Today’s great chefs take pride in their local produce and like to showcase ingredients that are unique to their region whether in Peru, Brazil, Sweden, Japan or United States. They most likely use organic produce and there’s a good chance they have a no waste kitchen policy. All of these practices were a part of Meyer and Redzepi’s manifesto.
Though Claus Meyer was the mastermind behind Noma, he is no longer an active part of the Michelin two-star restaurant that has been crowned number one on The World’s 50 Best Restaurants list four times within five years, being the only restaurant to take the title from elBulli. In 2013 Claus and René Redzepi ‘divorced’ and Meyer sold most of his share in the restaurant, enabling Redzepi to assume full leadership.
I can’t and won’t claim that Claus Meyer is the instigator of all things amazing in the way chefs and restauranteurs worldwide work today, but there is no doubt that Claus Meyer changed the Danish food culture and transformed Denmark from culinary wasteland to front-runner.
There is a ‘before Noma’ and ‘after Noma’ when Danes talk about food, restaurants, produce and even tourism. And there certainly is a ‘before and after Claus Meyer.’
The beautiful thing is that The New Nordic Kitchen influenced big players in the Danish food industry, dairy producers, breweries, and super markets all changed for the better, and in the end of this food chain, the eating habits of ordinary people vastly improved. So besides inspiring a blooming culinary scene in Copenhagen, Denmark and other Nordic countries, another ‘Noma Effect’ is simply better food producers and better products for every Dane, not just those eating in high-end restaurants.
Claus once told me “Two minds think better than one.” A belief that permeates his whole organization – from books to restaurants, delis and food production – though Claus Meyer is the man in charge he is always open to other people, their ideas and their passion. In my opinion, one of his many strengths as a food entrepreneur is his ability to create a community of people joining forces towards a shared cause.
His unique brand of community-building is today helping Meyer meet some of the greatest challenges of his career, the reopening of his fine-dining Michelin-starred restaurant Agern after a flood closed its doors, and the continued evolution of The Great Northern Food Hall, both located in NYC’s monumental Grand Central Station, all while watching over Meyers Bageri, a bakery and coffee roastery in Brooklyn, Restaurant Norman in Greenpoint, and his charitable venture in Brownsville.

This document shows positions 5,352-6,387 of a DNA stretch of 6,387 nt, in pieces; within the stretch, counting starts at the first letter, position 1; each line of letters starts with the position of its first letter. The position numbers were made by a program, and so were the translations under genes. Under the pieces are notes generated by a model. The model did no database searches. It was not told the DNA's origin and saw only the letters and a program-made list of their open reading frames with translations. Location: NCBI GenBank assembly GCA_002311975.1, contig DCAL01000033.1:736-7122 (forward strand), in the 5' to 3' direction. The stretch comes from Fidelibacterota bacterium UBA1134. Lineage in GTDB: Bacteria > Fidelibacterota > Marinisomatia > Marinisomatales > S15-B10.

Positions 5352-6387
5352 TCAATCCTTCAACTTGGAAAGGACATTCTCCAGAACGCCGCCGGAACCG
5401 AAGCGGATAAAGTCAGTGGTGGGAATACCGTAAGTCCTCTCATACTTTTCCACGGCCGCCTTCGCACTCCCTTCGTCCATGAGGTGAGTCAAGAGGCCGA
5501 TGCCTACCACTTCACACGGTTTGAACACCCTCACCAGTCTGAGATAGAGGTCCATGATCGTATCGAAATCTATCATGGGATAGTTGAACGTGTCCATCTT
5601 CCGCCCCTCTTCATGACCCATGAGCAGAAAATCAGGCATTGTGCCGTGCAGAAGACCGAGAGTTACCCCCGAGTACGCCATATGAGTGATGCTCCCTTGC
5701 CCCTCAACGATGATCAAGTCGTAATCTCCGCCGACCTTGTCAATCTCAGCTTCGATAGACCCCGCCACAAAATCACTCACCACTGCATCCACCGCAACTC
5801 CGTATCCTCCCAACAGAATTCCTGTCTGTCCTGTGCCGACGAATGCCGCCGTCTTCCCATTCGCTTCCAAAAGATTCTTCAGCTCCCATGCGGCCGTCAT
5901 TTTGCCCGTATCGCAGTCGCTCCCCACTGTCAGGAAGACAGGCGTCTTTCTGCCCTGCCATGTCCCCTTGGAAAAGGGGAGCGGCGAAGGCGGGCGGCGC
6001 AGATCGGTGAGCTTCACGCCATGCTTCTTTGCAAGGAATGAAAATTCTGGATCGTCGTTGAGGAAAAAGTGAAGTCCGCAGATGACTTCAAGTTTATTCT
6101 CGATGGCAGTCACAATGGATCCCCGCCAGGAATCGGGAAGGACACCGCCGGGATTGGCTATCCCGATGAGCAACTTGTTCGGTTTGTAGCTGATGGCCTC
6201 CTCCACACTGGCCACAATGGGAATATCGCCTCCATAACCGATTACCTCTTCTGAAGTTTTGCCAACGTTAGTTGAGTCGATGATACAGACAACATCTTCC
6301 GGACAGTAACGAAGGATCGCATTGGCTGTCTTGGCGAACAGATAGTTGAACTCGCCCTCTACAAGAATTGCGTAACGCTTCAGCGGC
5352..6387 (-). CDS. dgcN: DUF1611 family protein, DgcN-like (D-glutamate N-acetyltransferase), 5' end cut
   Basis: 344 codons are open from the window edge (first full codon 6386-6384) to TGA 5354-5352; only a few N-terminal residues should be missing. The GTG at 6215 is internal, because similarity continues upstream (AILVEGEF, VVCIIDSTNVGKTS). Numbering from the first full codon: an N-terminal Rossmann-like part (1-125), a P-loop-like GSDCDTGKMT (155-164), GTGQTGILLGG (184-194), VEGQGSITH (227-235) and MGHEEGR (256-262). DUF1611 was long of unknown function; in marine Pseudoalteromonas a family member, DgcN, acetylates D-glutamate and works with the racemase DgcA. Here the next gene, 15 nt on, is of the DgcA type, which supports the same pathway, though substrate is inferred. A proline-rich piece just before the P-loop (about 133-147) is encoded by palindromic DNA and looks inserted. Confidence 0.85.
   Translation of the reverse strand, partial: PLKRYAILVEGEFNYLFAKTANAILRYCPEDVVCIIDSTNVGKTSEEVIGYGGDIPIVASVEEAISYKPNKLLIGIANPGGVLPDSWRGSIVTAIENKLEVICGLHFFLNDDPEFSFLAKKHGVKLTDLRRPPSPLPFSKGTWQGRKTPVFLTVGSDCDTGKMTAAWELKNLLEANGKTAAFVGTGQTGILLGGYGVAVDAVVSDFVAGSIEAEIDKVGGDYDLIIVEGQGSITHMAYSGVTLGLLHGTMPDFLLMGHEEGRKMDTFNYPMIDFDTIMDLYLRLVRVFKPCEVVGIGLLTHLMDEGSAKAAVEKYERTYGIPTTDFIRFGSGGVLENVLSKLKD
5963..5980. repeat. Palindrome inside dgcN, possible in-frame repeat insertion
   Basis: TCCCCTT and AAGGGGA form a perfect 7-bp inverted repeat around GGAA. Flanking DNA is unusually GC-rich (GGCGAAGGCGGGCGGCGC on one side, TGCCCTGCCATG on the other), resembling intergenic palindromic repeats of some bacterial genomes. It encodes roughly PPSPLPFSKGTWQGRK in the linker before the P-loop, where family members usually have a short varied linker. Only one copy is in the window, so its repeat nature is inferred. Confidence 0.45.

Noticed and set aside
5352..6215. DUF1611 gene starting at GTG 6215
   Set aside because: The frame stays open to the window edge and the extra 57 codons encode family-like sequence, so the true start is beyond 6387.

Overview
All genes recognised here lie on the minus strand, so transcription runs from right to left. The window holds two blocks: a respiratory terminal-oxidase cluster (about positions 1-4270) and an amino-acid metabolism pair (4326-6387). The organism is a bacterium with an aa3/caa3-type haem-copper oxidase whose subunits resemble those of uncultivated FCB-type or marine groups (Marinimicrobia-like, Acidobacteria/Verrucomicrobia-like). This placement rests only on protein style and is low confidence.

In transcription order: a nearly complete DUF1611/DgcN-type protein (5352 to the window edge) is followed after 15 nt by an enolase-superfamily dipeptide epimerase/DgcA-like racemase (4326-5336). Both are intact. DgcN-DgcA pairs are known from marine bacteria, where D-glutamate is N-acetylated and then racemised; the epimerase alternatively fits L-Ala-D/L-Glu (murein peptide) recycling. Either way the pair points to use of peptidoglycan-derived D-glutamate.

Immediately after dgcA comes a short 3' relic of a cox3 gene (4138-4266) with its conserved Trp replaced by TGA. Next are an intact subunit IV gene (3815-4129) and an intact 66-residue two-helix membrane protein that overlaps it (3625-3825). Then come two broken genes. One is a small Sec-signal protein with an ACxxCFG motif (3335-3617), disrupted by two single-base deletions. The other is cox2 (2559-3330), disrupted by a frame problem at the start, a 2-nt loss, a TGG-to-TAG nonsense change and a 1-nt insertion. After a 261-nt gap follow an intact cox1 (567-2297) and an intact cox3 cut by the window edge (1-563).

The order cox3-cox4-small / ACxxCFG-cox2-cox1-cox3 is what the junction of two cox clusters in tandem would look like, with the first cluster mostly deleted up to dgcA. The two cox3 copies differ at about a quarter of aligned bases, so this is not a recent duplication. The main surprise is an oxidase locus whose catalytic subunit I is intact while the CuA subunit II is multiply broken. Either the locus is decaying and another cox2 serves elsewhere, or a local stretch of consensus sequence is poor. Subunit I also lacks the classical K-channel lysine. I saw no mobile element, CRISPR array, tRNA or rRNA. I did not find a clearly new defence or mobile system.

Despite the challenges of opening so many businesses and relocating to another country, for Meyer, failure is not an option.
This is a man who has invested most of his adult life – and most of his money – in propagating his vision of cooking and his love of food. To him, the love of food equals a good life, and even though Claus has indeed made a good life for himself, his wife and their 3 children, this isn’t enough.
Parallel to the Grand Central and Brooklyn projects, Claus Meyer is opening a community restaurant and cooking school in Brownsville, a poverty-stricken neighborhood in Brooklyn mostly known for its crime statistics. The Brownsville Community Culinary Center will house a cooking school, a community restaurant, a bakery, and a café, and will change the futures of many kids who, like Claus himself, grew up under difficult circumstances, eating unhealthy food. Through his Melting Pot Foundation, Meyer has already done cooking school projects among Danish prison inmates and created a cooking school for Bolivian teens.
There are times when I see Claus and he looks tired. The 100+ hour workweeks and the constant striving to do better makes its mark. But tired or not – when he’s talking about food it’s like turning on the switch to a brilliant light. His eyes brighten, his voice grows and his hands awake with the rest of his body, throwing out gestures in the air – he’s a missionary preaching his inspirational and loving food Mass. And if you think I’m overstating the case, just watch Claus Meyer’s TED Talk on ‘Unfolding the potential of indigenous food cultures,’ or see the clip from the Roskilde Festival where he jumps on a big bale of straw and from this humble pulpit gives a spirited sermon on Nordic bread baking to an exuberant congregation. Claus Meyer truly is the missionary man of The New Nordic Kitchen – and I’m a believer.
[avatar user=”MarieHolm” size=”thumbnail” align=”left” /] Marie Holm, author of Quivering Desserts and Other Puddings, is a radio personality, and editor based in Copenhagen. In this personal ode to renowned Danish food entrepreneur, Claus Meyer, whose many books she has edited over the years, Holm honors the life and work of the co-founder of Noma, founding father of the New Nordic Cuisine, TV chef, restaurateur, philanthropist, and NYC newcomer.